By Jim Ellis
Jan. 17, 2019 — The 2020 Senate election cycle features 34 races instead of 33 because of the Arizona special, and this time it is the Republicans who must defend the preponderance of seats. In 2018, Democrats held 26 of the 35 seats up for election; in this cycle, Republicans must protect 22 of the 34 Senate positions.
Republicans are first risking two open seats, those of Sen. Pat Roberts in Kansas and Lamar Alexander of Tennessee. At this point, both should remain in the GOP column. They also face a slew of competitive races in as many as eight incumbent states. Democrats, on the other hand, must defend in one highly competitive campaign, that of Sen. Doug Jones in Alabama, and a potentially viable contest in Minnesota.
But the most vulnerable Republican races will attract serious political attention. Appointed Sen. Martha McSally (AZ), Sen. Cory Gardner (CO), and North Carolina first term incumbent Thom Tillis are facing difficult election or re-election campaigns, in addition to Sen. Jones.
Martha McSally lost the 2018 Arizona Senate race to new Sen. Kyrsten Sinema (D) by 55,900 votes of more than 2.384 million ballots cast, or a margin of 2.4 percentage points. This, however, in the same election where Republican Gov. Doug Ducey scored a strong 56-42 percent re-election victory.
Soon after the election results became final, appointed Sen. Jon Kyl (R), replacing the late Sen. John McCain in Arizona’s other seat, resigned and McSally was appointed in his place. She must now stand for election in 2020 to serve the balance of the term. The seat next comes in-cycle for a full six-year term in 2022.
At this point several Democrats are not ruling out launching a potential challenge to the appointed senator. Among them are Rep. Ruben Gallego (D-Phoenix), freshman representative and former Phoenix mayor, Greg Stanton, and party switching former Attorney General Grant Woods (D).
Colorado Sen. Gardner arguably ran the best campaign in the nation back in 2014, and had the fortune of running against the Democratic incumbent, Mark Udall, who ran the worst. In this coming campaign, with his state moving much further to the left in the last couple of elections, Sen. Gardner will be strongly challenged. Though likely to face a more strategically sound campaign, his opponent will be weaker.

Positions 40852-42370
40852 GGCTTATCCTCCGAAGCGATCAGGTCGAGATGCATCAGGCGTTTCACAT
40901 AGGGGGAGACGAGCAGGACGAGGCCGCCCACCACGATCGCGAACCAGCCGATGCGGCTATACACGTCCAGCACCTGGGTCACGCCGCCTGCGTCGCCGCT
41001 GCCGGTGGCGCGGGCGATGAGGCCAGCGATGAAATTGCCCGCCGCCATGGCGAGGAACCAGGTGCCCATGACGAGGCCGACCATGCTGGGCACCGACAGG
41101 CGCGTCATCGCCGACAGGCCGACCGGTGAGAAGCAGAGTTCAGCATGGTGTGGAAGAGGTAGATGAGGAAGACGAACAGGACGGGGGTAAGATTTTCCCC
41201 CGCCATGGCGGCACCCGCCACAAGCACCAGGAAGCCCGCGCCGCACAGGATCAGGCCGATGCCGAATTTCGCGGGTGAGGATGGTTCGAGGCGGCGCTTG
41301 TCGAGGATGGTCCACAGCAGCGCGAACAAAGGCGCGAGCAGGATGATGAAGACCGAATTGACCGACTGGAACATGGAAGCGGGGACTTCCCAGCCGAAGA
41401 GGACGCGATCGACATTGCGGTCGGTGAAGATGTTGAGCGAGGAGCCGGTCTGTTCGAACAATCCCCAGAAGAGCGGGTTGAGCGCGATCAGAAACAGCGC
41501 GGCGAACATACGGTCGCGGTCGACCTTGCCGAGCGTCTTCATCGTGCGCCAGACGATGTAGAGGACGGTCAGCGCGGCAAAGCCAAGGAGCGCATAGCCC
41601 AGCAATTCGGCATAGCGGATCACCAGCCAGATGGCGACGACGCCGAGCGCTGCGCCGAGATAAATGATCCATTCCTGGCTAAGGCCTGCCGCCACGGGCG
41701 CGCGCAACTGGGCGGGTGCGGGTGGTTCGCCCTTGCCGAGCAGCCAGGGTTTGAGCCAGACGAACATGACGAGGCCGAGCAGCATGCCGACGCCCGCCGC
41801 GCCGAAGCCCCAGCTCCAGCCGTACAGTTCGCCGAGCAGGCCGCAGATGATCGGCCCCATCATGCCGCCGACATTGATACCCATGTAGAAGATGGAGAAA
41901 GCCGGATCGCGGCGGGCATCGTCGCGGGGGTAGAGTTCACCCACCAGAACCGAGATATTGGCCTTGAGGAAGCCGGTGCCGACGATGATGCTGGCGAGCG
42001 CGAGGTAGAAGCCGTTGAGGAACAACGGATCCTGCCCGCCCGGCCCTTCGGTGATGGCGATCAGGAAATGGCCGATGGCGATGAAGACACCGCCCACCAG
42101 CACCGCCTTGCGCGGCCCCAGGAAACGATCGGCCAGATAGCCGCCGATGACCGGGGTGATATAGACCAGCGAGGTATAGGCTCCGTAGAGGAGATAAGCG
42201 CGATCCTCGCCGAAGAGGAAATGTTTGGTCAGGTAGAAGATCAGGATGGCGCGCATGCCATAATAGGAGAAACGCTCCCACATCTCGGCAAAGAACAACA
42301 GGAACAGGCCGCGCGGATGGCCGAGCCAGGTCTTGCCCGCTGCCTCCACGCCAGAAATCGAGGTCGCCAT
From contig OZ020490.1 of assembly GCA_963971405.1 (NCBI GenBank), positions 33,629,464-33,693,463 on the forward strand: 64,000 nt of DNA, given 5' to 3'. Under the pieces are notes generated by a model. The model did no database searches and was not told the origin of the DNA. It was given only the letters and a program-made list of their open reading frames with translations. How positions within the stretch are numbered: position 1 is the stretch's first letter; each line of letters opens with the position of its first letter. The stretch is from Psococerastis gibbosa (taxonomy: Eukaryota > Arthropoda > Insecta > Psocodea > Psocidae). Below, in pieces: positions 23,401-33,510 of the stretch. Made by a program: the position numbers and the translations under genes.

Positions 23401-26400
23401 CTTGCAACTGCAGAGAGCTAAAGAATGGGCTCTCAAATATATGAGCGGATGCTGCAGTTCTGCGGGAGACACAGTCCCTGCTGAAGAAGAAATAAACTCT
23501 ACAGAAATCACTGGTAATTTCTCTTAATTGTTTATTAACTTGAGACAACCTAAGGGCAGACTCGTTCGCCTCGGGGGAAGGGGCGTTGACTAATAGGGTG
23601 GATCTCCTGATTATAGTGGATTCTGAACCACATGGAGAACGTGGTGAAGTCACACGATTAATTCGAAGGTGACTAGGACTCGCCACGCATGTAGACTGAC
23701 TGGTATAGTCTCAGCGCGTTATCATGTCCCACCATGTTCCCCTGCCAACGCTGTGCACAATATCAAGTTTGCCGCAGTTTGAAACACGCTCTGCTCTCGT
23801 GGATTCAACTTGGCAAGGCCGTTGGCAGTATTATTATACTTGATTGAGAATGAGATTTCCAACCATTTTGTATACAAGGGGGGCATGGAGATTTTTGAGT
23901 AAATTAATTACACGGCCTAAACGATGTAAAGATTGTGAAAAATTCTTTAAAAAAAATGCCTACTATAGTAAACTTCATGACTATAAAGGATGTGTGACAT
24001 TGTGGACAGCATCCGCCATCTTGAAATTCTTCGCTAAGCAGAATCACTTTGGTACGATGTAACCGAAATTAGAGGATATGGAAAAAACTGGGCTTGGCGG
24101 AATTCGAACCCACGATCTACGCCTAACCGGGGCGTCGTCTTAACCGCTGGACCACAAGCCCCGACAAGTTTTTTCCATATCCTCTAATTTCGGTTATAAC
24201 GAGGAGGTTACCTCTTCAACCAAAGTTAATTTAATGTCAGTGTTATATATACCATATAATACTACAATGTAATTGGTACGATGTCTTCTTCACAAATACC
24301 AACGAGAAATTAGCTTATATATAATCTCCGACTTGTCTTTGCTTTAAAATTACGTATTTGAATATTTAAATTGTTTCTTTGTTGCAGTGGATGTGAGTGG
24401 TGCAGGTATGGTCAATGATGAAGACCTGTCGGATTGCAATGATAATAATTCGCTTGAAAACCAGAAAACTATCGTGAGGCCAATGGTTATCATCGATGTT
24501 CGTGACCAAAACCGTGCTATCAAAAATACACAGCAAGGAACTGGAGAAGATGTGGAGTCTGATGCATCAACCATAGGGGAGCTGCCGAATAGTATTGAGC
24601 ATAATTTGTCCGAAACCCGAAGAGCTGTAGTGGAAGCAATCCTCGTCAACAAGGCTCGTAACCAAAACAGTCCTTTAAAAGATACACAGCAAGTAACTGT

Currently, former state House Speaker Andrew Romanoff, who has lost races for both the Senate and US House, appears to be the most formidable Democratic candidate. Five others have also announced, but none with significant name ID or a developed political base.
Right now, the obvious choice to oppose Sen. Gardner is now-former Gov. John Hickenlooper, who has just left office after two terms. But, he is likely to join the presidential contest, so it is unclear whether he could feasibly double back into the Senate race if he is unsuccessful nationally.
North Carolina Sen. Thom Tillis (R) unseated incumbent Kay Hagan (D) by just 45,608 votes of just over 2.915 million ballots cast in 2014 from a state that has a penchant for defeating its incumbent senators. From 1972 to the present, six incumbent North Carolina senators lost re-election bids while only two, Sens. Jesse Helms (R) and Richard Burr (R), have won multiple terms. Therefore, it is reasonable to believe that Sen. Tillis will also be on the political hot seat come November 2020.
Last week, the first significant Democratic candidate announced his intention to run. Mecklenburg County Commissioner (at-large) Trevor Fuller confirmed that he will be a federal statewide candidate next year. State Sen. Jeff Jackson (D-Charlotte) is also expected to enter the race in the near future. The most obvious potential Democratic candidate, Gov. Roy Cooper, is also up for re-election in 2020 but shows every indication that he will seek a second term.
In Alabama, Republicans are beginning to line up to challenge Sen. Jones who won a controversial special election in 2017. Presently, State Auditor Jim Zeigler (R) has declared his candidacy. Lt. Gov. Will Ainsworth and US Rep. Bradley Byrne (R-Mobile) are formidable Alabama politicians who are reportedly both considering running for the Senate.
Others, such as state Senate President Del Marsh and Agriculture Commissioner Rick Pate are also potential candidates. It is unlikely that former Attorney General and ex-US Senator Jeff Sessions (R) will again join the political fray, however.
Today, the aforementioned appear to be the top 2020 Senate campaigns. Others are sure to also move to the forefront, but we can count on these four contests dominating at least the early part of this Senate election cycle.